Australia is lacking in Asian skills, which is holding businesses back. The two main skills that Australia lacks are being fluent in Asian languages and having knowledge of the regions markets.
New reports by Asialink Business, the Institute of Management and PwC have found that only 10% of Australia’s ASX 200 companies indicate high levels of Asian skills. Research findings suggested that fluency in Asian languages was the least common skill possessed among ASX 200 companies. The average Asian capability score of an ASX 200 company Director is 6.42 out a maximum 30, and Senior Executives scored an average of 3.79 out of 30. Similarly, the 2016 census found that less than 3% of our top 300 boards are recognised as Asian, despite more than 12 per cent of Australians declaring their Asian ancestral background. Disappointingly, this shows Australia’s poor progress in the Asian market and culture.
There are reasons for Australia being behind in global markets. The risks seem overwhelmingly high for Australia advancing in Asian markets. Asialink Business’s Chief Executive, Mukund Narayanamuriti, declared to The Australian that having a long-term growth strategy and the right capabilities are essential for succeeding in Asia. He stated that “many business leaders feel constrained by a lack of information, pressure to show short-term results, and negative public perceptions about Asian investment.” Likewise, Mike Smith, the former ANZ bank CEO said, “Regulation and corporate governance have got people into such a state that you have got public boards who are very, very risk averse because of the personal liability.” Smith has blamed short-term investors, lawyers and accountants on boards for the failure of our top companies to grasp the fruitful opportunities in Asia. His judgements come as the Asialink study finds that 90 percent of our top 200 companies are not Asia ready.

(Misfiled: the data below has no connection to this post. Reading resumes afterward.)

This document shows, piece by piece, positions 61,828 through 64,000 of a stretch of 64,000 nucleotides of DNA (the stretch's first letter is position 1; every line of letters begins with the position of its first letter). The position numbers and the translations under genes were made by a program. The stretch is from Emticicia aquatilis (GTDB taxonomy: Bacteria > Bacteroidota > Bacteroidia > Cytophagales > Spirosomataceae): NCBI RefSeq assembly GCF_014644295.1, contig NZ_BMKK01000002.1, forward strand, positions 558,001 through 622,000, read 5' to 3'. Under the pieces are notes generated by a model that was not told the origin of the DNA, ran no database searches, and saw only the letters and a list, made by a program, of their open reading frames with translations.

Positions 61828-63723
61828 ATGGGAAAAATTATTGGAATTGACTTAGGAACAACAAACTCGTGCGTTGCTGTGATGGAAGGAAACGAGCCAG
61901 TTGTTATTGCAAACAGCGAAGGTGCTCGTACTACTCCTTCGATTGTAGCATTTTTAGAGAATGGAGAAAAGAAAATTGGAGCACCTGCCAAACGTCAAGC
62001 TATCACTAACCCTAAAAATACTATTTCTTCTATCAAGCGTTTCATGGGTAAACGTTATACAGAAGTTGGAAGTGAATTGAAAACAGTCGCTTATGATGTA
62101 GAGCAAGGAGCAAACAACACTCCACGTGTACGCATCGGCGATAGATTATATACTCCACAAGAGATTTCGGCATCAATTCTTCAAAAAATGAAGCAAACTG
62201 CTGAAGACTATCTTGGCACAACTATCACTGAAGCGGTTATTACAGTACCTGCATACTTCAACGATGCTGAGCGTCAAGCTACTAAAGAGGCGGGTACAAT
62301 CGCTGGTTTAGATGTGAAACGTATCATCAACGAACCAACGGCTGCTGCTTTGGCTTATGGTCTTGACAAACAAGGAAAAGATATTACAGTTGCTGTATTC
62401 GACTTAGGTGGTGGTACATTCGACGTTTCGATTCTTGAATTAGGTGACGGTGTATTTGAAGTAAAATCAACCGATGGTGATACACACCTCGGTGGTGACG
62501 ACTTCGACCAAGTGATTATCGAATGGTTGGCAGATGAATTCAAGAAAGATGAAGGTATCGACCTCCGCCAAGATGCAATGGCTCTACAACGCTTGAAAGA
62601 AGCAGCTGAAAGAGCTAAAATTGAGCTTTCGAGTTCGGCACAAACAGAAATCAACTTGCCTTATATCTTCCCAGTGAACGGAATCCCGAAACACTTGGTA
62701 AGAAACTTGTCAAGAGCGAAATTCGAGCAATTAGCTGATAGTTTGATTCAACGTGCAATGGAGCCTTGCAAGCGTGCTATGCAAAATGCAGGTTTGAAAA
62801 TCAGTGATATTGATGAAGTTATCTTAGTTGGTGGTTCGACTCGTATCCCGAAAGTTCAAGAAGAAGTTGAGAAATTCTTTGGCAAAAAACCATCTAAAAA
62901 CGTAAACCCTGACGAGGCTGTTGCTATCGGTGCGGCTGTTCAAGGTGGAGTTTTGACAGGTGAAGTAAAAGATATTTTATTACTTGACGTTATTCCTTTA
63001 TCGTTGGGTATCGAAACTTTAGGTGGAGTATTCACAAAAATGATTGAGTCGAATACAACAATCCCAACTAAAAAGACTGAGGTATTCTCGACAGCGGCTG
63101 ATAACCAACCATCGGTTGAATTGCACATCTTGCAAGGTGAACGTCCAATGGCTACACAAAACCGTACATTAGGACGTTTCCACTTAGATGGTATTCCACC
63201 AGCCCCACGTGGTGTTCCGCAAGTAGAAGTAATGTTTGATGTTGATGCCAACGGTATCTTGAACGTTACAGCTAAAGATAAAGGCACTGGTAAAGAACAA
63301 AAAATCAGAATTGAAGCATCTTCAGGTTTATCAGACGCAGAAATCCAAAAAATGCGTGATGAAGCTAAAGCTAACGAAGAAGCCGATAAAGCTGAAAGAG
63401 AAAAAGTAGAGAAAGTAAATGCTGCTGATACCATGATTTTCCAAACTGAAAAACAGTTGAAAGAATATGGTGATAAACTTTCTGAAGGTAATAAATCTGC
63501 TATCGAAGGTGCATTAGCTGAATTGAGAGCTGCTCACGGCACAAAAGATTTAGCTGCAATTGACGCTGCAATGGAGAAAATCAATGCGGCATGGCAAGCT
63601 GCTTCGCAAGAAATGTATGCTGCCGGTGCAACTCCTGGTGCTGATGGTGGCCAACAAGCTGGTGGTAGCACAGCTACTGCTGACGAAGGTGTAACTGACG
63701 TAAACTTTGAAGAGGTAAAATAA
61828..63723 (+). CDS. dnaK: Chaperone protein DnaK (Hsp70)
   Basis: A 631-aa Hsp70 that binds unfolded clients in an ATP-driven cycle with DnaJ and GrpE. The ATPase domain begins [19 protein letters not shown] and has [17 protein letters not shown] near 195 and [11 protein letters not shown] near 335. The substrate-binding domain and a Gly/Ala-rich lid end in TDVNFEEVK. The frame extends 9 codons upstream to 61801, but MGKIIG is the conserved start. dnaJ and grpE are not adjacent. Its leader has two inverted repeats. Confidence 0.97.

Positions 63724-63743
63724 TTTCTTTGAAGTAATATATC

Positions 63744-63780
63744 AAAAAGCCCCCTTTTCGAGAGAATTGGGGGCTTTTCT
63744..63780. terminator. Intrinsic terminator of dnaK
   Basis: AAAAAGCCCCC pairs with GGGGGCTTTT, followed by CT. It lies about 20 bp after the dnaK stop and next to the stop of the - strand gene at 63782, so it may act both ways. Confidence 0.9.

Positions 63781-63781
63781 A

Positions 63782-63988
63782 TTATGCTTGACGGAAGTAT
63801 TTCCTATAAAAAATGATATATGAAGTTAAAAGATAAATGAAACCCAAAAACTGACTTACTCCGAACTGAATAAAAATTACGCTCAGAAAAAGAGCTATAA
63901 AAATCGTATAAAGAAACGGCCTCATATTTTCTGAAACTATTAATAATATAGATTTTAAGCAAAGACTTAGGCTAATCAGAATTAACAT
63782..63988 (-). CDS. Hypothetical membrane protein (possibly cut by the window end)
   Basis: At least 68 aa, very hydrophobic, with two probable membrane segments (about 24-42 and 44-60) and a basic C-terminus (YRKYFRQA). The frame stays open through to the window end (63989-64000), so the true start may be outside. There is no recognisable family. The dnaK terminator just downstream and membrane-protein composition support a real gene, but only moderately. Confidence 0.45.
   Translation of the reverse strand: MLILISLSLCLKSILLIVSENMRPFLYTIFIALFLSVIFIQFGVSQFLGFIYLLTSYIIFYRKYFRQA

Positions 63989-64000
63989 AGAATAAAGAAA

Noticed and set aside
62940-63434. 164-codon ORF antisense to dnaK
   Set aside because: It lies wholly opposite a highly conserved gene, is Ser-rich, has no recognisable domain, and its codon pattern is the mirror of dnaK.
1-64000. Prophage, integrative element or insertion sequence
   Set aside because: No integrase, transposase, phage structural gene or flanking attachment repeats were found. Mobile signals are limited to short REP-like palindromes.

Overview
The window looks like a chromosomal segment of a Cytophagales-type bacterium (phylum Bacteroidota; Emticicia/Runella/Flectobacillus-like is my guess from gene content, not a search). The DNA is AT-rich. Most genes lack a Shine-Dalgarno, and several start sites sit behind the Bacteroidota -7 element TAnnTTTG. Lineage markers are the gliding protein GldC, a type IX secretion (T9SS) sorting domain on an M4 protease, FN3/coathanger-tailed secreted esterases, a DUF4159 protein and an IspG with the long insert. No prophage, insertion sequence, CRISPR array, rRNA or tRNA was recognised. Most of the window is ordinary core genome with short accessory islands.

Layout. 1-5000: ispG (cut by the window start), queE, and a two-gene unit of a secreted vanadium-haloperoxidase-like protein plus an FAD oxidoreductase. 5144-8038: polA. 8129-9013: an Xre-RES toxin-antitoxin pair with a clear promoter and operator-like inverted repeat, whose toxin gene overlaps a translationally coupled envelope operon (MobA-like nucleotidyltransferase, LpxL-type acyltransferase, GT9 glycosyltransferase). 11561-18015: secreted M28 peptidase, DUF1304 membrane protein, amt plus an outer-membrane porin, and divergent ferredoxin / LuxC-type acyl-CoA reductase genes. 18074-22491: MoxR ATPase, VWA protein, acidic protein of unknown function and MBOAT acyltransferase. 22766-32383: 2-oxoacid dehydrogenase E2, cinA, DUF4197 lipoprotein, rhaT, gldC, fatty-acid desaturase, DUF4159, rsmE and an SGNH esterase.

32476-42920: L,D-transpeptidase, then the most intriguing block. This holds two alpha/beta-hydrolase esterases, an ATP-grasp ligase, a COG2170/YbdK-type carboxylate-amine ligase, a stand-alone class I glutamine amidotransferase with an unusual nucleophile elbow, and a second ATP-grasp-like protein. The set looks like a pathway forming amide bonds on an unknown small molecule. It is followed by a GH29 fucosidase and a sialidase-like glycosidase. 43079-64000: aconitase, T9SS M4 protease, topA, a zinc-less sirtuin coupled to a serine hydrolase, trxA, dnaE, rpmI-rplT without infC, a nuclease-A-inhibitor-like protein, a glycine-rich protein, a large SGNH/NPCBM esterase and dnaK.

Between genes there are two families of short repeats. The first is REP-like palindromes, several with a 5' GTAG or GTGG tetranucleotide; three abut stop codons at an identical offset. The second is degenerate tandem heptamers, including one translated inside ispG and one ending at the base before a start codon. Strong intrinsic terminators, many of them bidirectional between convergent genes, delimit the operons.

Mike Smith said, “Investors in Australia think very short term basically because of the way they are measured…we should stop the performance monitoring of these [superannuation] funds on a short-term basis and instead look at them every two or three years. You are looking after 30-year money, who cares what happens after a quarter, you are not going to get the right investment decisions looking at it that way.” He also advocates the ways that Australia can prosper and grow. He states, “… Board meetings get consumed with the process of signing off on compliance reports and remuneration reports leaving little time for strategic, entrepreneurial thinking. As a response, some top companies are creating advisory boards, separate to the main company board, which allows members to focus on strategy and relationship-building in Asia, rather than governance.” If entrepreneurial reflection was put into place companies would be able to further develop their skills with Asian businesses.
One Australian company, Coca-Cola Amatil, is using entrepreneurial thinking and gaining high profits from the Asian markets. Other companies are also prospering from this, such as Telstra, Lend Lease, Newcrest Mining, REA Group, and Blackmores. They received a pass mark from Asialink with five out of eight members (63 per cent) of CCA’s board having substantial first-hand experience in Asian markets. Energy and resources, and financial services sectors were the best performing industries out of all of them.